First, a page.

CHICAGO, Ill. – The Boy Scouts of America (BSA) celebrated its 110th anniversary this month. Just days later, they filed for bankruptcy protection. The move came as the organization was hit with dozens of child sexual abuse lawsuits dating back decades.
“The boy scouts have had the problem of pedophiles targeting their troops since the very earliest days,” said attorney Chris Hurley with the Chicago based law firm Hurley McKenna & Mertz.
The firm has represented more than a dozen former boy scouts who claim they were the victims of sexual abuse.
“The Boy Scouts approach over all those many years was to keep it secret, to suppress the information, not share it with the community and not really addressed the problem,” said Hurley.
The problem, however, has been known for decades.
Court records revealed that since the 1920s, the BSA compiled “red” lists of adult volunteers identified as potential child molesters. They were known as the “ineligible files” or “perversion files.”
One serial pedophile, who was twice convicted in Indiana before preying on hundreds of boy scouts in Illinois, was Thomas Hacker. He was convicted in 1989 and sentenced to 100 years in prison, where he died.
Hurley settled 18 cases brought by Hacker’s victims.
“I interviewed Thomas Hacker in prison and asked him why he chose the Boy Scouts. And what he told me was. ‘It was just so easy. They really didn't do anything to stop me.’”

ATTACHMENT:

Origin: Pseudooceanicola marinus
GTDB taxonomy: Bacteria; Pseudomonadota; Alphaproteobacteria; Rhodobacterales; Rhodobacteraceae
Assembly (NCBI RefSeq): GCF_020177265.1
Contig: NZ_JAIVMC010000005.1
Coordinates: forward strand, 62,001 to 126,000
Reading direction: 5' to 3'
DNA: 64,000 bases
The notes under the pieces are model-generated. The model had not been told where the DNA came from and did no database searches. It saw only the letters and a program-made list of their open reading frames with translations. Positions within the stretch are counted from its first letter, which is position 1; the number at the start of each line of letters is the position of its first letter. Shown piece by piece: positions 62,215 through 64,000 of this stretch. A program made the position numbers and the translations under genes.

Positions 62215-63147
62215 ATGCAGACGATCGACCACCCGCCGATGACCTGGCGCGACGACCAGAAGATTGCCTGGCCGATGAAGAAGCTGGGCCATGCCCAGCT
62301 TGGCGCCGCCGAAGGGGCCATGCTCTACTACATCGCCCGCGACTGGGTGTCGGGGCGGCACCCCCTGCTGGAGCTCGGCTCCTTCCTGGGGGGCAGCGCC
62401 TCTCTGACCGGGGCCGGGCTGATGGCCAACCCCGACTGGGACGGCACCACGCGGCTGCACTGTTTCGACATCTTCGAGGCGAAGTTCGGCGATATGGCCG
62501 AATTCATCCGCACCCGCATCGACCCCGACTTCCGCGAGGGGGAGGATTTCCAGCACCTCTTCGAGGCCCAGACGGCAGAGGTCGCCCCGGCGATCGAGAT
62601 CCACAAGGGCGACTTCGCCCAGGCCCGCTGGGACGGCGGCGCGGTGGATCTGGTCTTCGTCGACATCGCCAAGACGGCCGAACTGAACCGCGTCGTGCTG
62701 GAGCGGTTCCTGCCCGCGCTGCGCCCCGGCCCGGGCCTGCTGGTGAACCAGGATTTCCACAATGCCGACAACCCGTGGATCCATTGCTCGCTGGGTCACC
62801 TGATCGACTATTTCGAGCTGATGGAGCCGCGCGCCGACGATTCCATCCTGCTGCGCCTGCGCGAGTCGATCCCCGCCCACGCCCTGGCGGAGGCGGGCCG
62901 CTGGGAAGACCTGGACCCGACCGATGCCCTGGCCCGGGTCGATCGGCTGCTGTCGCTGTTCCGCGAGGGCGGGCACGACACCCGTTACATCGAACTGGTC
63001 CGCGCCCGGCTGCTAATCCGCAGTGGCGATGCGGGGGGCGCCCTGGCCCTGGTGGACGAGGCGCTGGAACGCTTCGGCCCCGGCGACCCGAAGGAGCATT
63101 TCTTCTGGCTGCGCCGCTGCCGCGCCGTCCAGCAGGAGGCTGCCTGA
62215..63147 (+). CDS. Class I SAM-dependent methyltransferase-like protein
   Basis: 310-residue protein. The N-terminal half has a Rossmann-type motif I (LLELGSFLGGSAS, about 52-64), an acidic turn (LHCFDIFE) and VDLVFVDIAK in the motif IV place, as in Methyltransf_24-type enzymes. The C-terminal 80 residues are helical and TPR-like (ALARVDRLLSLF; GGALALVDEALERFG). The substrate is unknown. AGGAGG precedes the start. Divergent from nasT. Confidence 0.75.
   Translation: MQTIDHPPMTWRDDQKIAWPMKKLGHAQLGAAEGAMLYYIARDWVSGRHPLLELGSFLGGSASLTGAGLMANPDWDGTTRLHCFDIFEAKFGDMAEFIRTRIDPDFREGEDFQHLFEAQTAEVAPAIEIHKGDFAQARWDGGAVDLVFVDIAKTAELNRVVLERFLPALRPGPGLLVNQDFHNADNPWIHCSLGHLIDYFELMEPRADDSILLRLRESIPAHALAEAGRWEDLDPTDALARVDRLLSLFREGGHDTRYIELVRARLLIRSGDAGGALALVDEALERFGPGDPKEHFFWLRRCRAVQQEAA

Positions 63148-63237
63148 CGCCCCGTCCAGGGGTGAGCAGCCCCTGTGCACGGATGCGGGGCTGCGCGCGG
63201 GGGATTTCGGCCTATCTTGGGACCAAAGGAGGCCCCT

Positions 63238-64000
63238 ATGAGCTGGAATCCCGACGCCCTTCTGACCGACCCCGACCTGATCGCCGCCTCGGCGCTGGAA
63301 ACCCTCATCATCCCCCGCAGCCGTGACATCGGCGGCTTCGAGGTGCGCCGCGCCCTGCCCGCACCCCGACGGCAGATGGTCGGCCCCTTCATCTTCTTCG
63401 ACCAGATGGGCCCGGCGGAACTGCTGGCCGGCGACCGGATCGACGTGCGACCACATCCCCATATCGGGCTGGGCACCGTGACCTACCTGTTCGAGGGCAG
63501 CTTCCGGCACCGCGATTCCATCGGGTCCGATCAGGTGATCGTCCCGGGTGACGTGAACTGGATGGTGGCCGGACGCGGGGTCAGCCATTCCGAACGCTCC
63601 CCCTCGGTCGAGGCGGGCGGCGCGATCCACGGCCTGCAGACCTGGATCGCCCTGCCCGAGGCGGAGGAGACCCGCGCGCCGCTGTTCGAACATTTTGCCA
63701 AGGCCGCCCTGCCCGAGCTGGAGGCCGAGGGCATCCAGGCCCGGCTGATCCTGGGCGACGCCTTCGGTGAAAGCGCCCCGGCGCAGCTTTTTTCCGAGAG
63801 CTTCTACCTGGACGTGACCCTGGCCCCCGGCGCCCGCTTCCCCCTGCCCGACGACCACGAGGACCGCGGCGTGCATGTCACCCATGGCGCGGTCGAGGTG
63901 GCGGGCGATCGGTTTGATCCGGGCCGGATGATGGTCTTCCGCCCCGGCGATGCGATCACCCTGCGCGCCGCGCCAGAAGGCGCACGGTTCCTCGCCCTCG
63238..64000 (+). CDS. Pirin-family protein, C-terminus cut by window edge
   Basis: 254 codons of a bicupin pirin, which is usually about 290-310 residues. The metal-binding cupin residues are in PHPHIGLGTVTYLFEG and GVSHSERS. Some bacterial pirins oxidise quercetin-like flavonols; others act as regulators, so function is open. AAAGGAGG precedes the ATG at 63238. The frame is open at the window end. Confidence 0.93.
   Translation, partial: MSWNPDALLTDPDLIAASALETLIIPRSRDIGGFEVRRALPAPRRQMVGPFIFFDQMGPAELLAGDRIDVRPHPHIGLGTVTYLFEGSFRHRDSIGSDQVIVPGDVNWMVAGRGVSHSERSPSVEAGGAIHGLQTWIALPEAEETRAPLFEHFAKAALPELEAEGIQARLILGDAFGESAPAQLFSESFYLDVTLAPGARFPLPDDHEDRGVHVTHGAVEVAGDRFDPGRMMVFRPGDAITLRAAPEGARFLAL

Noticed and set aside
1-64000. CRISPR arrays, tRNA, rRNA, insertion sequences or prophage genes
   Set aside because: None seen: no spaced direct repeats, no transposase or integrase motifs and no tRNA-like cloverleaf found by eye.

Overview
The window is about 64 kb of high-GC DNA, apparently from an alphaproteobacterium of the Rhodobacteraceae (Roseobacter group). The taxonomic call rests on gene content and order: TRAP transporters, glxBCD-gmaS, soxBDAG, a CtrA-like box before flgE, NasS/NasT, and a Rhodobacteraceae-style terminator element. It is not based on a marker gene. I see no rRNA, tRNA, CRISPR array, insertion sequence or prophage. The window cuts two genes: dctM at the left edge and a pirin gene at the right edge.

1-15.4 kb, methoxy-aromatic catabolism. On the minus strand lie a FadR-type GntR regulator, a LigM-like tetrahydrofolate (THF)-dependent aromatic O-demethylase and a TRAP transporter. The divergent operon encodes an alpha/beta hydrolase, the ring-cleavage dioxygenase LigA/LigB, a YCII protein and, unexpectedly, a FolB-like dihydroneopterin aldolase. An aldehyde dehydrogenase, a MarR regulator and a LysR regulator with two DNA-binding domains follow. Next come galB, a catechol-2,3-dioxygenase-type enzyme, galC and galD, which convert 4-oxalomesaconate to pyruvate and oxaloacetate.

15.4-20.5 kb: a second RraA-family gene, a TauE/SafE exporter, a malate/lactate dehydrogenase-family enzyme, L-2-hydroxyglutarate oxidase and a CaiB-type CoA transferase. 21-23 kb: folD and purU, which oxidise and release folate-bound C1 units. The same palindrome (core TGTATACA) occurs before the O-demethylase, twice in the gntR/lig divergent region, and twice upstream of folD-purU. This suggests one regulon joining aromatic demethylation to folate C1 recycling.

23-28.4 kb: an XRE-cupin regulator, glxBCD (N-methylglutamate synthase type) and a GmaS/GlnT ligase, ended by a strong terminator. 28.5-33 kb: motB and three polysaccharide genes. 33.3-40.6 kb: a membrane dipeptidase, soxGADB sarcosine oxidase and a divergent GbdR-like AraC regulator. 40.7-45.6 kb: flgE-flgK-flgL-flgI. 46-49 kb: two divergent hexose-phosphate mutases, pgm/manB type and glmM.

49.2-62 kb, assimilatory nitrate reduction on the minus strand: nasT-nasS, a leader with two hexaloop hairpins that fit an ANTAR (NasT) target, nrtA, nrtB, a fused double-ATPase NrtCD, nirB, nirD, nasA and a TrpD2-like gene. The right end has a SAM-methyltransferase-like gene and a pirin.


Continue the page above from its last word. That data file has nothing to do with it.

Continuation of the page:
Two weeks ago, the Boy Scouts of America announced a five-year-partnership with an organization that provides services to male survivors of sexual abuse.
The BSA isn’t talking but issued a statement in which president & CEO Roger Mosby wrote: “We sincerely apologize to anyone who was harmed in Scouting. In addition to implementing strong policies to prevent abuse, we are dedicated to supporting victims when and how they need it.”
Sweeping new legal changes extending or eliminating the statute of limitations for victims to sue their abusers have been passed in more than a dozen states like California, New York and New Jersey.
That’s led to more survivors coming forward and filing suit, but with last week’s bankruptcy filing by the BSA, everything’s been put on hold.
In its filing, the organization estimates its assets at between $1 billion and $10 billion.
“The bankruptcy is really an attempt by the Boy Scout organization to control the damages and control hopefully how much money they have to pay out and to get a cut off for any more claims,” said Hurley.
A portion of those assets will likely go to compensate victims. But anyone who has not filed a claim by a looming deadline could be barred from future settlements.
“The bill has come due. And these abuse victims, they've got to pay these people. It's not fair to continue to deny them justice.”